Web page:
Corporate blogging has never been bigger. According to the annual University of Massachusetts study of how Fortune 500 companies are using social media, a whopping 77% of companies are using a corporate blog.
However, many of these companies follow the same playbook, using their corporate blogs essentially one of two ways: to share corporate news or to promote thought leadership. Look through the Fortune 500 companies and their blogs–you’ll definitely see this pattern.
And, to an extent, that’s fine. Those blogs probably drive organic traffic to their corporate sites (a huge goal, I’m sure). And, they promote news and information they want their audiences to consume (another key goal).
But, as we sit in the middle of annual planning season for 2023, I think there are some key ways corporate blogs could see much more success by taking a few pages from their individual blogger counterparts.
Three big lessons come to mind:
1 – Conduct and publish original research as a tool to drive interest, traffic for your brand
According to Andy Crestodina’s annual blogger survey, 42% of individual bloggers have created original research in the last 12 months. And those bloggers are 41% more likely to report strong results than those who do not publish original research. Andy’s blogger survey is a perfect example of what this looks like in action. He’s been publishing this survey for years and almost every year I talk about it on the Hanson & Hunt Podcast and I often talk about it here on this blog. And, I’m far from alone. That survey must get Andy tons of traction each year–it must be a huge traffic driver for him, and it’s probably great for organic SEO with all these backlinks he’s getting. Corporate blogs could replicate this strategy very easily–but few do. The one that comes to mind is Edelman with its annual Trust Barometer. They do a fantastic job of publishing that survey data each year and leveraging it for MONTHS afterward. Think about surveys or studies your social team could conduct and how you might publish and leverage that content. Remember, it’s one survey, yes. But, it probably turns into about 20-30 pieces of individual content for social and other digital channels.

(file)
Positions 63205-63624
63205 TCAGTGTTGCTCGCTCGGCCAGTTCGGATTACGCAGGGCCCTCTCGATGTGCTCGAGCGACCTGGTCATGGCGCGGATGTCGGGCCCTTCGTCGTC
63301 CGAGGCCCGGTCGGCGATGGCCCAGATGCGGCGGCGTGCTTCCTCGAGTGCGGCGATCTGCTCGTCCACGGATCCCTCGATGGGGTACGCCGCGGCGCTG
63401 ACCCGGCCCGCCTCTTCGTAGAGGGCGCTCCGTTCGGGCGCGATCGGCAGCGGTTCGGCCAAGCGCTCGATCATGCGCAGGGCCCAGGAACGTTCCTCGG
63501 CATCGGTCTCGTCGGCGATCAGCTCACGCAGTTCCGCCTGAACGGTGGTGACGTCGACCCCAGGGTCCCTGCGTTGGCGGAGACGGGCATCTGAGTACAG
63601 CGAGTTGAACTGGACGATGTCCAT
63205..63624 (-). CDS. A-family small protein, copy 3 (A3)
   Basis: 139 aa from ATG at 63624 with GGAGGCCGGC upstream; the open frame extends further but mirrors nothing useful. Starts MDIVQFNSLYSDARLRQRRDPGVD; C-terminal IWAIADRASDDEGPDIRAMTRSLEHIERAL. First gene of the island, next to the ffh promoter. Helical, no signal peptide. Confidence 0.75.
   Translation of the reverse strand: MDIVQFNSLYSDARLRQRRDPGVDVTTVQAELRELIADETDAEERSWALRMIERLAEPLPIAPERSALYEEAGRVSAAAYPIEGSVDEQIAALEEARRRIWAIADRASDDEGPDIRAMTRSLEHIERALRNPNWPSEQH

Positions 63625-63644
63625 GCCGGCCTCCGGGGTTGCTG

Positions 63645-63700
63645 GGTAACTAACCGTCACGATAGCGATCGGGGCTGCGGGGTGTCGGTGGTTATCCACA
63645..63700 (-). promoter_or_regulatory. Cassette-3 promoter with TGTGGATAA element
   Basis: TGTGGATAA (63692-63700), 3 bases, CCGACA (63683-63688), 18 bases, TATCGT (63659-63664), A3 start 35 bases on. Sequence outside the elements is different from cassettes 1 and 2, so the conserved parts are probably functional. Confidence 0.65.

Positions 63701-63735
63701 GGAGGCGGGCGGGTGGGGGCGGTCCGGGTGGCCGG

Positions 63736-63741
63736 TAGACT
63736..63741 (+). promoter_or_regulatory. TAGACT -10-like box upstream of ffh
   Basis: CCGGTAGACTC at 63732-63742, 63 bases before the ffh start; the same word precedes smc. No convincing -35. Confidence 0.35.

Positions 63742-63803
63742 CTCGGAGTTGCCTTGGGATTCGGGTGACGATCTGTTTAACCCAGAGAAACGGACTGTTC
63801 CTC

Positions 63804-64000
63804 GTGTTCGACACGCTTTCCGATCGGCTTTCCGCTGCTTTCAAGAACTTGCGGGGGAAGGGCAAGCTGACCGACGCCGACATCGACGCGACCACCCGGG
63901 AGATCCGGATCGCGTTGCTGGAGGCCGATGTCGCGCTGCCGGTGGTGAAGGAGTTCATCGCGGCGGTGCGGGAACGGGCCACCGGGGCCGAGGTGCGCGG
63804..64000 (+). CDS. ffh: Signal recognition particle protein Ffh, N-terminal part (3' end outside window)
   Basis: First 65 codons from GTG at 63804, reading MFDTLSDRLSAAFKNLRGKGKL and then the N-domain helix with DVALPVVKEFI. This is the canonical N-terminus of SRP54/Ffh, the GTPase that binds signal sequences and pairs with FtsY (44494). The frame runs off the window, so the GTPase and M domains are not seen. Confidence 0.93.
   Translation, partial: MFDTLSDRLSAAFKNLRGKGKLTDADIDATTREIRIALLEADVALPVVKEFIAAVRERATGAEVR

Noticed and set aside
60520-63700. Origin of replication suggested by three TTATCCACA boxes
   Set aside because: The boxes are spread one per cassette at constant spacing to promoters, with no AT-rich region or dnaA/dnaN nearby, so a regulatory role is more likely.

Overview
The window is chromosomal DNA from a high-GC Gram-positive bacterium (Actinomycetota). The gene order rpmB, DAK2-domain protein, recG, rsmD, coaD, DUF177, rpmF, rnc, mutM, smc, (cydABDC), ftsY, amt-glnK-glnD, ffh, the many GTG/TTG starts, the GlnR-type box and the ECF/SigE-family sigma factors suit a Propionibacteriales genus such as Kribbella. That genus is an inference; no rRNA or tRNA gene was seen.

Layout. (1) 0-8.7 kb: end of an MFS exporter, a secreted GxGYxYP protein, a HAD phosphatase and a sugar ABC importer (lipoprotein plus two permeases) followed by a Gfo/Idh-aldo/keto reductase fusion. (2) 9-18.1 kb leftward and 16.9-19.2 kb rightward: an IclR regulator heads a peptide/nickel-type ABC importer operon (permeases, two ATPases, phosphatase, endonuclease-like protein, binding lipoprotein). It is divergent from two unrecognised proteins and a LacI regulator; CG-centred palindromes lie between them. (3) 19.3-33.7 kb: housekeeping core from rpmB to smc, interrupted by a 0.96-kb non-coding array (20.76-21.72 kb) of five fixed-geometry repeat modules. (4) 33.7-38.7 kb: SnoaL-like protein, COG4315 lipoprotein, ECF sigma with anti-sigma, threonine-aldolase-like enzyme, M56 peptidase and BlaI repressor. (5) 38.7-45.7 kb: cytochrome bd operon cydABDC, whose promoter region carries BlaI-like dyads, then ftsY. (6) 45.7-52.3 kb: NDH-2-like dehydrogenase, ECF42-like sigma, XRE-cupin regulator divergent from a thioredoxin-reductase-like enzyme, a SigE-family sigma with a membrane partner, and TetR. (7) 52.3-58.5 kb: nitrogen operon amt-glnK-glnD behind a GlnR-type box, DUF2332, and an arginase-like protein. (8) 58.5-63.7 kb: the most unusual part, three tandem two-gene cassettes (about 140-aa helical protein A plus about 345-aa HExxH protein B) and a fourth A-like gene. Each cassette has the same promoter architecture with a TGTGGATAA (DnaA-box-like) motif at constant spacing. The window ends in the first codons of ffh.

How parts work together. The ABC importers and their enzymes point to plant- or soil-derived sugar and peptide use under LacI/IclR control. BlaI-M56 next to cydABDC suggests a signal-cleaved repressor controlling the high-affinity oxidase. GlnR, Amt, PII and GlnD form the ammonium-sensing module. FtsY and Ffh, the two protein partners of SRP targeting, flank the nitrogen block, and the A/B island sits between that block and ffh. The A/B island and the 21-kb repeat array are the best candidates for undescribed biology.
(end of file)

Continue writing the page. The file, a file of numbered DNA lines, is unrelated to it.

2 – Update old content that’s historically performed well as a way to drive more organic traffic.
According to the survey, 73% of bloggers are updating old content more often. And those bloggers are 2.8X more likely to report strong results. This has long been a personal blogger strategy to drive that long-tail organic traffic we all crave. And, it’s really not that tough. Find your most popular posts from the last year, update or rewrite them, and watch the traffic flow. Corporate bloggers would be wise to adopt this easier-than-you-think strategy. Start by updating one post from the last 12 months that was in your top 10 most popular posts on your blog and see if the results follow. After that, you may make this a regular part of your content strategy.
3 – Collaborate with industry influencers to develop interview or roundup posts to reach new audiences
This is also a strategy personal bloggers have used for YEARS with great success. According to the survey 32% and 30% of bloggers report strong results when using roundup and interview posts. These are typically done in conjuction with industry influencers. Think about Lee Odden’s TopRank Marketing blog has long produced a roundup of the top B2B marketing influencers to follow. And there’s a reason he keeps doing it year after year–I’m sure it works. Not only do people find it useful and interesting–the people on the list most likely share this post on their social networks giving the list all sorts of reach it wouldn’t normally have. Corporate bloggers could do the same, but have been reticent to take this approach for years. And I really can’t understand why. I mean, couldn’t you just flat-out copy Lee’s approach with this blog post? For example, if you’re Cleveland Clinic, couldn’t you produce a post sharing the top 25 influencers in the health care space? Wouldn’t that work pretty well? Or, I’ve long been a fan of industry news roundup posts–I’m still amazed more companies don’t do that with their corporate blogs. Whatever the case, I think this approach has HUGE untapped potential for most companies with blogs.